DRY FARMING IN INDIA
- The spread in the regions where the average annual rainfall is less than 75 cm.
- rainfall is scanty and uncertain, where hot and dry conditions prevail.
- It is not only that the average annual rainfall is low, the variability of rainfall in these areas varies between 25 to 60 per cent.
- Agriculture belongs to fragile, high risking and low productive agricultural ecosystem.
- The areas in which more than 75 cm of average annual rainfall is recorded are known as the areas of rain-fed agriculture.
- In India dry-lands cover about 32 million hectares or about 25 per cent of the total arable land.
- The dry farming areas cover the greater parts of Rajasthan and Gujarat. Moreover, there are small tracts of dry land farming in Punjab, Haryana, Maharashtra, Andhra Pradesh, Karnataka, Himachal Pradesh, Jammu and Kashmir, harkhand, Orissa, Uttarakhand, Uttar Pradesh, West Bengal and Tamil Nadu.
- These areas having scanty rainfall and high variability of rainfall are adversely affected by erratic precipitation, frequent droughts, high temperature, and high wind velocity resulting in soil erosion.
Significant Features of Dry Farming
- Moisture conservation is basic to dry farming. In order to achieve this objective, the field is ploughed repeatedly, especially during the rainy season.
- Sowing of crops in alternate years or fallowing of land after each harvesting of crop. The fallowing of agricultural land helps in the recuperation of soil fertility.
- Pulverisation of the soil before sowing.
- Regular hoeing and weeding of the crop. Hoeing is generally done before sun-rise so that the night dew may be mixed into the soil to provide moisture to the crops.
- Covering of the land with straw to prevent evaporation of the soil moisture and to control soil erosion.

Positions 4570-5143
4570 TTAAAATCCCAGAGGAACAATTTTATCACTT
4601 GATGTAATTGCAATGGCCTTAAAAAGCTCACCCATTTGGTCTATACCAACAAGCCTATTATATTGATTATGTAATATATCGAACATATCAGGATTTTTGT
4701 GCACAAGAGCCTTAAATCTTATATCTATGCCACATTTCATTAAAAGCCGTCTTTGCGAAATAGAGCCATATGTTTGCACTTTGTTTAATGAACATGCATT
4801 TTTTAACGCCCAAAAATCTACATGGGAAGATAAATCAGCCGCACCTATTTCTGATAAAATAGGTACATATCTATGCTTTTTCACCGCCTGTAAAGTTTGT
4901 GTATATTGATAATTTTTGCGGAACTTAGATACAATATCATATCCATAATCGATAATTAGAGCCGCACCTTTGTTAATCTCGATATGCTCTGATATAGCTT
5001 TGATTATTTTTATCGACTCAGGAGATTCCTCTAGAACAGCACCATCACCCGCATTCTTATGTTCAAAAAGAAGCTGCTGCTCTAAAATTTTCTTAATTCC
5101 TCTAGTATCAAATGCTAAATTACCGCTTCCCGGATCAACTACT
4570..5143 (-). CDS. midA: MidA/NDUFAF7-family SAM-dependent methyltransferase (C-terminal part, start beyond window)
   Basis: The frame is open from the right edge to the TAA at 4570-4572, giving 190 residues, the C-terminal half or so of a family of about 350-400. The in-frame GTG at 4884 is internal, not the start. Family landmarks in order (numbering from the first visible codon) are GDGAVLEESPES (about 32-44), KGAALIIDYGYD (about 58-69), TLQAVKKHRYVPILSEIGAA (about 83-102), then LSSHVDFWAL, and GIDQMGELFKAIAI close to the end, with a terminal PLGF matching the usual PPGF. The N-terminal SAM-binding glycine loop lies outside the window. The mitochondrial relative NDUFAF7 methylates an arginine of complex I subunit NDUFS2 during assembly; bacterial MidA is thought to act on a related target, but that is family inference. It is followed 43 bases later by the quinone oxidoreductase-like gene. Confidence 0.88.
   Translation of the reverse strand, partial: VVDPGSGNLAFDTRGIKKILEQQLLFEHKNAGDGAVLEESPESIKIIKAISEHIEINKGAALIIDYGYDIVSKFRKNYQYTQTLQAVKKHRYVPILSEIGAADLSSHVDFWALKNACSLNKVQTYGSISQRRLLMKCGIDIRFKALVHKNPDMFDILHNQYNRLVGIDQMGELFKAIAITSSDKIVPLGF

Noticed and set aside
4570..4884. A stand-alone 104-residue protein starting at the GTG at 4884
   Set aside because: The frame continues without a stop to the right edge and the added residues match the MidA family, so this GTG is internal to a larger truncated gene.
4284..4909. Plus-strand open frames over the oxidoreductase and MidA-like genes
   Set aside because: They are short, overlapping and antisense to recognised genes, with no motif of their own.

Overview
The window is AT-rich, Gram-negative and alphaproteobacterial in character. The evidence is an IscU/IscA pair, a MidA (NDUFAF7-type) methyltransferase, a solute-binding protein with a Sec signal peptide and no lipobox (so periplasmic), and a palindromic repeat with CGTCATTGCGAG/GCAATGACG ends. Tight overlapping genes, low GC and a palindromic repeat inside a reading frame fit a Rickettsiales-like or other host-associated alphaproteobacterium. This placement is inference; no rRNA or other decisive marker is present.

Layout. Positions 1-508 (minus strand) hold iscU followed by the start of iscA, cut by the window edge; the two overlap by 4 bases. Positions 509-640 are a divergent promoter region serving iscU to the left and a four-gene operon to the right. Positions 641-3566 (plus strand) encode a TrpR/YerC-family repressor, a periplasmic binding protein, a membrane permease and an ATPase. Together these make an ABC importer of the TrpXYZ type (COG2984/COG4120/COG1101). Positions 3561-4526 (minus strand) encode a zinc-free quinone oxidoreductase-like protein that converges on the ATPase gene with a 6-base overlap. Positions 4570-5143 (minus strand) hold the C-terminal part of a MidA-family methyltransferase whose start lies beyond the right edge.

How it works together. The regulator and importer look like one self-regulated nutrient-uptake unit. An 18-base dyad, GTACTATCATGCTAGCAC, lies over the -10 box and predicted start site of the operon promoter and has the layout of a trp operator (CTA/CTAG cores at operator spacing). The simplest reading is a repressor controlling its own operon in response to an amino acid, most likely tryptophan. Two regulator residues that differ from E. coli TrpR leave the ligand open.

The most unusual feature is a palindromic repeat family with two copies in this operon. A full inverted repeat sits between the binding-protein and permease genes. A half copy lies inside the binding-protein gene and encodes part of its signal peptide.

- Livestock keeping and dairying are also important allied agricultural activities in the dry farming regions.
- The main crops grown in the dry farming areas are coarse, grains (maize, millets, bajra), pulses, groundnut, oilseeds and fodder.
- Though 75 per cent of the total population of dry-farming regions are directly or indirectly dependent on agriculture, their per capita income, and standard of living are significantly low.
Main Problems of Dry Farming
The main problems of dry farming agriculture are as under:
- Scarcity of precipitation, erratic occurrence of rains leading to famines, droughts, and floods.
- The soils, being sandy, lack in humus and organic nutrients.
- The dry farming areas are highly vulnerable to soil erosion.
- These are low yields per unit area.
- In the absence of moisture and irrigation, the use of High Yielding Varieties and new technology is not possible.
- Most of the farmers in the dry farming regions being poor are not able to apply the new costly inputs.
- These areas are not having the basic irrigation and other infrastructural facilities, like roads, marketing and storage
Strategy for Development
- As stated earlier, agriculture is a highly vulnerable occupation in the scanty rainfall recording areas in which dry farming is practiced.
- In dry farming areas, water harvesting should be done. The government and other non-government agencies should provide the necessary guidance to the people.
- Seeds of food crops which are drought resistant should be provided to the farmers at a subsidized rate.
- Efforts should be made to check soil erosion by adopting soil conservation practices.
- The farmers should space their crops at a wide gap and there should be regular weeding and hoeing.
- Seeds of the quick and short duration maturing crops should be developed.
- Cultivation of crops requiring more moisture should be done in the low lying areas, especially in the lower parts of the catchment.
- Cotton should be grown only in the areas where rainfall is more dependable or sprinkle irrigation is available.
- Soil fertility should be enhanced by applying cow dung and compost manures.
- Repeated tilling of the field is required during the rainy season.
- Research should be promoted in the dry land farming.
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